Written by Preston Mitchum, Policy Research Analyst, Center for Health and Gender Equity (CHANGE)
Decriminalization is a social justice issue for women and girls around the world. Laws that criminalize trans-diverse populations, sexual minorities, drug users, and sex workers increase stigma and drive the HIV epidemic. Decriminalization serves as a vehicle to ensuring that the health and human rights of women and girls everywhere are upheld, honored, and protected. The sexual and reproductive health and rights (SRHR) of women and girls will not be achieved without decriminalization.
Evidence shows that criminalization of sex work, for example, results in more human rights abuses, impedes prevention of women and girls from actually being trafficked for the purposes of sex, and creates barriers to accessing health care and other services. It’s time to break these barriers.
In May, the Center for Health and Gender Equity (CHANGE) was proud to support Amnesty International’s new policy calling on governments to take specific actions in protecting the human rights of sex workers, including decriminalization of consensual sex work, the full engagement of sex workers in the development and implementation of laws and policies, ending discrimination, promoting gender equality, and ensuring sex workers can live a life free of coercion, harm, and policing. Amnesty International’s new adopted policy also underscores the negative impact that criminalization has on the health and safety of sex workers, and includes case studies from Argentina, Hong Kong, Papua New Guinea, and Norway. The policy makes clear that decriminalization is indeed a social justice issue.
As a woman’s rights organizations, CHANGE believes that human rights are universal, and apply to everyone – including sex workers. Ever since the establishment of the President’s Emergency Plan for AIDS Relief (PEPFAR) in 2003, CHANGE has advocated for the health and rights of sex workers by opposing the government’s conflation of those who engage in commercial sex work with those who have been trafficked against their will. CHANGE was also in early opposition to the Anti-Prostitution Loyalty Oath (APLO) which prohibits PEPFAR’s foreign assistance delivery to any foreign non-governmental organization that does not have a policy explicitly opposing prostitution.
In March, CHANGE, American Jewish World Service, and Open Society Foundations hosted “End Criminalization to End AIDS” in Washington, D.C. to coordinate a public conversation about how criminal laws and policies drive the global AIDS epidemic. The panelists discussed the decriminalization of sex work, drug use, HIV, and being LGBTQ, and explored ways that criminal responses and stigma have universally fueled the AIDS epidemic. One general theme resonated: if human rights and social justice are not centered in these conversations, then decriminalization of people and associated behaviors will never be realized.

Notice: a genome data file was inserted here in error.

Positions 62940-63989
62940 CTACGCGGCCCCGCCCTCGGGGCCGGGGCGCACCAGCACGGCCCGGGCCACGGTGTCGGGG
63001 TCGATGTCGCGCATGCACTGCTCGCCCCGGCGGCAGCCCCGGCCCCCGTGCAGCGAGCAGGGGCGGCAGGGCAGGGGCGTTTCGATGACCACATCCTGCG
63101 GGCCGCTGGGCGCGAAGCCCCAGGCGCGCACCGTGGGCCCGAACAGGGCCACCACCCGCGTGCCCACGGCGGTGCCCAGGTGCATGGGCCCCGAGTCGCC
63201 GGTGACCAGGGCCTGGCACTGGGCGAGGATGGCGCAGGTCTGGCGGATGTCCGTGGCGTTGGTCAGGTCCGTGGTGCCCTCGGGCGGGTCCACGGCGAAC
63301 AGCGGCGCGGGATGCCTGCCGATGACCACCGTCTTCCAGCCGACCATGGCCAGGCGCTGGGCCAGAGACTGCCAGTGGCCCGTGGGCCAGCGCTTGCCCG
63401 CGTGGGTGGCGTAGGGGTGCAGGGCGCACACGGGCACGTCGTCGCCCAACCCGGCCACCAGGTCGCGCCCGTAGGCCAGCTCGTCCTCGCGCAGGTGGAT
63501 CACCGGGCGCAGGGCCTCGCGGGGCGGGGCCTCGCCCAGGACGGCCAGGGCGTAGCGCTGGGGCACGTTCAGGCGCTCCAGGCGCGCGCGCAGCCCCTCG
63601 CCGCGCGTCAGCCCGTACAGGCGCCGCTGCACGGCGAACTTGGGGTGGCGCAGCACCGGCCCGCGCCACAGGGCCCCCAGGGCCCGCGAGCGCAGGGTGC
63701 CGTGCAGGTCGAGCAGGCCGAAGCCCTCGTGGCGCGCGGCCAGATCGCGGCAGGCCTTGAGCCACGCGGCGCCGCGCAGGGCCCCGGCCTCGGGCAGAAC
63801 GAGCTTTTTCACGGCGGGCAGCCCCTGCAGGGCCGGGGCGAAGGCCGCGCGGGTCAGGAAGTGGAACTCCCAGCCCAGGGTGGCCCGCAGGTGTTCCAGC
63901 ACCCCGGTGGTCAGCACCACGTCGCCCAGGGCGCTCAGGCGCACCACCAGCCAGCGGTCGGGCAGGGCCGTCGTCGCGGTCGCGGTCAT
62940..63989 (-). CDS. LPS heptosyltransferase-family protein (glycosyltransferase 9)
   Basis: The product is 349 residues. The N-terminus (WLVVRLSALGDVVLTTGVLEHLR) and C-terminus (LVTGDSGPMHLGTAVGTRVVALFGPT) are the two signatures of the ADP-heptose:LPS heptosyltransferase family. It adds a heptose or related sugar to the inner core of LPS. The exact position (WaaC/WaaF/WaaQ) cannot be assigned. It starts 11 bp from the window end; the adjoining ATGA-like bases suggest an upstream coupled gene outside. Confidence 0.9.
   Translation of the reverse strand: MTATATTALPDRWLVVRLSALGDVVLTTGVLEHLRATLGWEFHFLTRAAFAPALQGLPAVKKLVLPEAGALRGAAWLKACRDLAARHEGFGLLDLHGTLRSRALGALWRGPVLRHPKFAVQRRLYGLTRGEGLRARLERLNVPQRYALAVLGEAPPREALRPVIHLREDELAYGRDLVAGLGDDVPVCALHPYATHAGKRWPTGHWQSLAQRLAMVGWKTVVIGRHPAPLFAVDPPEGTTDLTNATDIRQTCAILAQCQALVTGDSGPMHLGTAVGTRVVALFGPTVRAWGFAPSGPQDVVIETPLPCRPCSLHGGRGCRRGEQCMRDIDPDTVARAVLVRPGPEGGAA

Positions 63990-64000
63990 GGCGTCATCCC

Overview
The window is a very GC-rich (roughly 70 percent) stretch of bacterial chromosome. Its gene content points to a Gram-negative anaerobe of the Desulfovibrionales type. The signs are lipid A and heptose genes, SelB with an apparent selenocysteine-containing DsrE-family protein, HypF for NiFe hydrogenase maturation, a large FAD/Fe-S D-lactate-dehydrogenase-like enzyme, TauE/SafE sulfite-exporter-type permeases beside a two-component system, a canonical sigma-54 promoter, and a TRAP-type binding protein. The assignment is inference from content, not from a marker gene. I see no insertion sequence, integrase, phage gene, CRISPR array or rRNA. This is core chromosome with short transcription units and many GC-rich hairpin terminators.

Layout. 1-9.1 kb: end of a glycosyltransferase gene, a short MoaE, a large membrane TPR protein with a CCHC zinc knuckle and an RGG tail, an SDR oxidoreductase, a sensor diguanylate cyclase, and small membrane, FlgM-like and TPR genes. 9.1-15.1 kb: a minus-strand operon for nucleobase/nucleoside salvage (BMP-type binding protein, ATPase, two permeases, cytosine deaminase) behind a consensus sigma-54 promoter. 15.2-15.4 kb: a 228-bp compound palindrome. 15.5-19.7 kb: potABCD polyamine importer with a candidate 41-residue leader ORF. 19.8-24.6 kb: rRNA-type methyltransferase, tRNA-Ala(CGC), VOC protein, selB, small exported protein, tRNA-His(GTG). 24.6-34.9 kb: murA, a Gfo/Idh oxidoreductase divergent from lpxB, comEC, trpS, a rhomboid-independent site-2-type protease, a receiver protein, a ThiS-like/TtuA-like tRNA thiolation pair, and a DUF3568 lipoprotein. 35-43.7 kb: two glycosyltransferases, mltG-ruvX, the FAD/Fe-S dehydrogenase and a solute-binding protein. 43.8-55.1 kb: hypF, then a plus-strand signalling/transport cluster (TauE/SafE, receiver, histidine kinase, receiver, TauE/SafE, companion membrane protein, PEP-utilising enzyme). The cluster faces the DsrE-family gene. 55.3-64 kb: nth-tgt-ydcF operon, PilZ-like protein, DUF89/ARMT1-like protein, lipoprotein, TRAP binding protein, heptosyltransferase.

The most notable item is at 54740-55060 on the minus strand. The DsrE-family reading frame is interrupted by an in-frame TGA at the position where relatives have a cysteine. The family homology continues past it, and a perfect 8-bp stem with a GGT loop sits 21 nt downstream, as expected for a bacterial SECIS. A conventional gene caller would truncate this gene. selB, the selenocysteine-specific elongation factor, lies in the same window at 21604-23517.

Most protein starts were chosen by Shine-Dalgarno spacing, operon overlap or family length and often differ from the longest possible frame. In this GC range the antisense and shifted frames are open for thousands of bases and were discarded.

This month, the International AIDS Conference (IAC) will take place in Durban, South Africa. Out of the five articulated conference objectives, number three addresses key populations; specifically, IAC aims to reinvigorate the response to HIV and AIDS by “Promoting HIV responses that are supported by and tailored to the needs of at risk populations or people living with HIV, including women and girls, men who have sex with men, transgender people, sex workers, young people, and people who use drugs.”
At CHANGE, we agree that it is essential to put women – including sex workers – at the center of HIV prevention, treatment, and response. However, we can’t stop there. Civil society organizations, the advocacy community, and donor nations must advance the full spectrum of the health and right of sex workers, and to do that, we must work to decriminalize sex work.
The fact is that the decriminalization of sex work is a human rights issue and all women, sex workers included, are entitled to the full enforcement of those rights so they can live meaningful lives.
Cover Photo Credit: CHANGE, American Jewish World Service, and Open Society Foundations co-hosted a briefing in Washington, D.C. in March on how criminal laws and policies drive the global AIDS epidemic. Photo Credit: John Nelson Photography